The animal kingdom can be ruthless to young animals — and sometimes, dad's not around to help. These meticulous mothers go to extremes to ensure the survival of their offspring, and they deserve some credit for their efforts.
Giant Pacific octopus
The giant Pacific octopus doesn't even leave her thousands of eggs in order to get food. (Photo: Ratha Grimes/Flickr)
The giant Pacific octopus is perhaps the hardest-working marine mom, laying up to 74,000 eggs and painstakingly caring for them for months without leaving them — not even for food. By the time the little guys hatch, she spends her last bit of energy helping them out of the den ... and then she dies. Check out this amazing video that documents the octopus mother caring for the eggs as they hatch over the course of a week:
Elephants have the longest gestation period of any mammal — nearly two years! Pair that with the fact that no other land animal gives birth to a larger baby, and you've got one seriously durable mother. Elephant calves can nurse for three to six years after birth, but luckily, elephant moms don't have to rear their kids alone: They have the help of the herd, which is comprised entirely of females and their calves.
Gray kangaroos are nearly permanently pregnant and can have two joeys in their pouches at the same time — until the younger sibling gets larger and two becomes a crowd. Joeys will not venture out until they are 9 months old, and after that they only hop out for an adventure once in a while. Joeys become completely independent about a year after their first hop out of the pouch. See a gray kangaroo give birth to a baby and follow its development in the incredible footage below from BBC's "Life of Mammals":
Incredibly, the Virginia opossum can have anywhere from four to 25 babies in a single litter! But because marsupials can only feed one joey per nipple, the most opossum joeys that can attach is 13 — still, imagine fitting that many mini-marsupials into one pouch! Of course, they don't hang out in there for too long, usually leaving after 70-125 days.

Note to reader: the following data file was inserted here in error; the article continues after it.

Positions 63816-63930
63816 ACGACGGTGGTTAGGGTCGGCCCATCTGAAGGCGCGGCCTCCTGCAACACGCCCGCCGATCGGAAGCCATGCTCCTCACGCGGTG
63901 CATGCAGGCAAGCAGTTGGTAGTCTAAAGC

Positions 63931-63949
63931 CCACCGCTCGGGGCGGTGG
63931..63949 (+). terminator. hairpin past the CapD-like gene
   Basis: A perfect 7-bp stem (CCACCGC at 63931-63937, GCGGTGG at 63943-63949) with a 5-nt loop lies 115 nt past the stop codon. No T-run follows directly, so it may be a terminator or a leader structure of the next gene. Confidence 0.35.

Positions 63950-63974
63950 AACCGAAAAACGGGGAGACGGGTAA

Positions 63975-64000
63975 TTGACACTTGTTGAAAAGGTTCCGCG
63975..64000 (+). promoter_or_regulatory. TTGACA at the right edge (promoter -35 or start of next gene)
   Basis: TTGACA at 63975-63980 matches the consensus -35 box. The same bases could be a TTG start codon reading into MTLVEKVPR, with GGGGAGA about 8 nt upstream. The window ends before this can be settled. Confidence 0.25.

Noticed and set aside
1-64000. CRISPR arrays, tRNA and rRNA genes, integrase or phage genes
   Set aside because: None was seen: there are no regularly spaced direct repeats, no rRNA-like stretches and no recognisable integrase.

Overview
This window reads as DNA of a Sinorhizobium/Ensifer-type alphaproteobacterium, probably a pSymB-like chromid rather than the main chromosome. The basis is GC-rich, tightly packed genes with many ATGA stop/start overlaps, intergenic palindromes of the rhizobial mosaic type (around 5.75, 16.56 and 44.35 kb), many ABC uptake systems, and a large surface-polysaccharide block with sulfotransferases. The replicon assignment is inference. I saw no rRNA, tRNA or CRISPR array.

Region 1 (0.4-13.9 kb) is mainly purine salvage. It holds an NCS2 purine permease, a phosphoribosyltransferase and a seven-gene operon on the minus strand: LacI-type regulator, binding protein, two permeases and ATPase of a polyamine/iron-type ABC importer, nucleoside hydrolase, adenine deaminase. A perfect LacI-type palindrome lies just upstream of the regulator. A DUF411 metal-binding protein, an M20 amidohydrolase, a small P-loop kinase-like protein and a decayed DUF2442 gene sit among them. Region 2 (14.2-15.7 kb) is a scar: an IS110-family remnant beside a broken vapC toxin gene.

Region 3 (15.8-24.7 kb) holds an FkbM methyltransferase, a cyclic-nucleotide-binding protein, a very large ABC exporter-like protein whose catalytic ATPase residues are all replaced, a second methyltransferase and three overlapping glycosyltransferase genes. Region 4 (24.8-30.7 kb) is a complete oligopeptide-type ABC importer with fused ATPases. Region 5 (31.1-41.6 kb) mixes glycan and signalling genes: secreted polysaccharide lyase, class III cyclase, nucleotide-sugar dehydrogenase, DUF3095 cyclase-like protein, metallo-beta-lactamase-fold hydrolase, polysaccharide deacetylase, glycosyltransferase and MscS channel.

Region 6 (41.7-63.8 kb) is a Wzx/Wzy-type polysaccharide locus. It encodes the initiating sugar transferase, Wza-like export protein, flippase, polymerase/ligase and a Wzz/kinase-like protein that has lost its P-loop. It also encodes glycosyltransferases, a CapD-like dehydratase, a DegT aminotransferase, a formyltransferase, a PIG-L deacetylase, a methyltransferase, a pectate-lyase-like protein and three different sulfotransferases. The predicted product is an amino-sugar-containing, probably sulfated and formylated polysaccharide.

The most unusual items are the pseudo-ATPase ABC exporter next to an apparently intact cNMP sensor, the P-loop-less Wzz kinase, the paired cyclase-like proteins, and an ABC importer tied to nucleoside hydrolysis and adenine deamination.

Not only do female emperor penguins have to lay a huge egg, but then they have to leave it behind to walk as far as 50 miles in the snow in order to gorge themselves on fish — and they can't even keep all the fish down! They make the trek back to regurgitate their feast to their chicks. (But we can't discount what the male emperor penguin goes through while she's gone: He stands in a huddle in frigid winds, protecting the egg between his legs until it hatches.)
Strawberry poison dart frog
While the emperor penguin mother goes the distance for her chick, the strawberry poison dart frog climbs great heights for hers. She lays her eggs on the Costa Rican rainforest floor, and once they become tadpoles, carries them one by one to different tiny pools of water — usually in bromeliad leaves, but sometimes to the tallest trees of the rain forest canopy. She then proceeds to feed each of her tadpoles with unfertilized eggs until they become fully developed. That's dedication!
If you think new human mothers get too little rest during the first month of their newborn's life, the killer whale's story ought to put things into perspective. Orca calves hit the water running, so to speak, and don't sleep a wink for the first month of their lives — which means mommy orca doesn't sleep either! Instead, they continuously swim, which helps them to avoid predators and build important muscle and fat reserves.
Taita African caecilian